A Frame-Maker’s Journal
Updates and reflections on our work and mission to revive the art and craft of framing pictures. Here I'll show you new jobs we're especially proud of and keep you up on what's going on at the Gallery, as well as discuss topics germane to our work, including handcraft and work generally, the place of art, and ideals of the Arts and Crafts Movement (especially its greatest leaders, John Ruskin and William Morris).
I hope you’ll subscribe (see the form in the left column) or at least check back often. And I welcome your comments!
My last post was on the possibilities for especially sympathetic framing for block prints. Here’s another example of how a frame carved in the same manner that the block for the print was carved naturally harmonizes with the print. The early twentieth century pict... continue reading.
This is a frame design I never would have come up with if this particular print hadn’t come through the door. The contemporary (2019) block print, “A Glimmer of Abundance,” is by Northwest artist Charles Spitzack (b. 1987). We set the 10″ x 8R... continue reading.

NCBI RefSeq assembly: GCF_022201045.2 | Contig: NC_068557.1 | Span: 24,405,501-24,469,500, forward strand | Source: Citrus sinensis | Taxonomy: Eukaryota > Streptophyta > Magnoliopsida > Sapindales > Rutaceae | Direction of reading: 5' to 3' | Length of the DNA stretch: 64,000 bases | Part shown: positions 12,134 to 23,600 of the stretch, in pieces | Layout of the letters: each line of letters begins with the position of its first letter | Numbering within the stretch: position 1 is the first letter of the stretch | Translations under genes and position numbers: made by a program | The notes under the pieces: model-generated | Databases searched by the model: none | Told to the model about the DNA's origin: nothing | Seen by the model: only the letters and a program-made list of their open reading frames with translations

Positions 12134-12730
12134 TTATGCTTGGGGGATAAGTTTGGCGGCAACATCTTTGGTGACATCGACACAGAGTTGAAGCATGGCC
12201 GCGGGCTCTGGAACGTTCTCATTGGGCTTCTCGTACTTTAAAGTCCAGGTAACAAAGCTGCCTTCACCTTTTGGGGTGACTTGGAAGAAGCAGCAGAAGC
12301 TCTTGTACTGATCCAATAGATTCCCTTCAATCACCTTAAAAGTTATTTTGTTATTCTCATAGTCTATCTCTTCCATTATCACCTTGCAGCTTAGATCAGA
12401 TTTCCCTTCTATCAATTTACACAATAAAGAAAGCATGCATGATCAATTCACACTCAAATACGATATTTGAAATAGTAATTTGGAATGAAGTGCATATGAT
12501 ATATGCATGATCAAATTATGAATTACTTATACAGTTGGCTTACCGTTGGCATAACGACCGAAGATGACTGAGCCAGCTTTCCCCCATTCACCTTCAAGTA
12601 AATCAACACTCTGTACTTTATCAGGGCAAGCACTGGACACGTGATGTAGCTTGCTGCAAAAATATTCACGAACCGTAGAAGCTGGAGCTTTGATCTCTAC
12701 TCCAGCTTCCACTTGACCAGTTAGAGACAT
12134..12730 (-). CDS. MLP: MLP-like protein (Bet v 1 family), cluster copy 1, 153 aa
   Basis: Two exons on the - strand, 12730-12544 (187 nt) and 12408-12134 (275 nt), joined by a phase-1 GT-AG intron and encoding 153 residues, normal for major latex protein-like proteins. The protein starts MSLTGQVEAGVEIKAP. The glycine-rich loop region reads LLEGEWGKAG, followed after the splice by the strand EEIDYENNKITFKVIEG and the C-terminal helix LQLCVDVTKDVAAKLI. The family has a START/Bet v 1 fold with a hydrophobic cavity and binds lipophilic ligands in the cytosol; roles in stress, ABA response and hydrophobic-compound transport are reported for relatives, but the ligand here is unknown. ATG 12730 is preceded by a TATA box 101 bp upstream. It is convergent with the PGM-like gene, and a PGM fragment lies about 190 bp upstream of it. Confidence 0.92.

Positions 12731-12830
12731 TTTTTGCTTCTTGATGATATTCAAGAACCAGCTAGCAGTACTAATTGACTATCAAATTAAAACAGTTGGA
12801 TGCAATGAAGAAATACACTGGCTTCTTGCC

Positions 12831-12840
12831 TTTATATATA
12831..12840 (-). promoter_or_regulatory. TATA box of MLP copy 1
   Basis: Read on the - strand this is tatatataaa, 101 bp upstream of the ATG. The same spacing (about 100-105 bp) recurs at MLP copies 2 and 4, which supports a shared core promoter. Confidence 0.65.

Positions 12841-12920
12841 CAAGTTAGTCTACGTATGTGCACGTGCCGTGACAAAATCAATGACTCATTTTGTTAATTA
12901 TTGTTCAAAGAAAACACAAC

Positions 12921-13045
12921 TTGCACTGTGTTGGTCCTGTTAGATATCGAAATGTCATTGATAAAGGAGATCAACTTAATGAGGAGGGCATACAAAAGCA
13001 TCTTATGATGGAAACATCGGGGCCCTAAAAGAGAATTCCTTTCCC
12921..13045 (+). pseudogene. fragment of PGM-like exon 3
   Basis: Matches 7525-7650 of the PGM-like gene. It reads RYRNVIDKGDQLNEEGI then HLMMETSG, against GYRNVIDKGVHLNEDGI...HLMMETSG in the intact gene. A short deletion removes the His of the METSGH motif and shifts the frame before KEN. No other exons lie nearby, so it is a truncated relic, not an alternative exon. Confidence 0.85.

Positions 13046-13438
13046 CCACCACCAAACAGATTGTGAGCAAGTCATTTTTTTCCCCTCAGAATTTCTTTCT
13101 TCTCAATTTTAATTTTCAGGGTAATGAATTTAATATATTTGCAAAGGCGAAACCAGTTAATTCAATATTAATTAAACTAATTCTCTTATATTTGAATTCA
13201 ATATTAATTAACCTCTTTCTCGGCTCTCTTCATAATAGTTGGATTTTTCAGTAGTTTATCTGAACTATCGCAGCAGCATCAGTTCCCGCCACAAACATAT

A week from tomorrow we’ll unveil a new show celebrating ten years of representing one of our outstanding painters. “Richard Lindenberg: Quiet Discoveries”, featuring all new and recent paintings, will open on Saturday, September 23 with a reception fo... continue reading.
There’s an unusual project on my workbench these days… All parts of one frame. How will it come together? What’s it going on? Stay tuned! UPDATE: My post on the completed frame is here.... continue reading.
We recently enjoyed framing a batch of circa 1910 canvases by Charles Warren Eaton (1857–1937). Eaton was one of the leading members of the nineteenth century tonalist movement, and a protege of the most prominent tonalist artist—indeed, one of the most important Am... continue reading.
This is a painting that just arrived at the Buffalo Bill Museum in Cody, Wyoming, and will be part of their annual Art Show and Sale. Titled “The River and the Rodeo, Cody,” the 30″ x 25″ oil is by the outstanding Donald Demers, who asked us to f... continue reading.
Believed to date from the 1880’s, this 12″ x 18″ painting of the last light of day is from the brush of George Inness (1825–1894). We’ve made a few frames like this one, and the design seemed to me perfectly suited to Inness’s gentle and ... continue reading.
Gallery favorite Paul Kratter, whom we’ve represented now for twenty years, has another instructional video coming out. It’s called “Landscape Painting and Design.” If you’ve always wanted to come to one of Paul’s demos here at the ga... continue reading.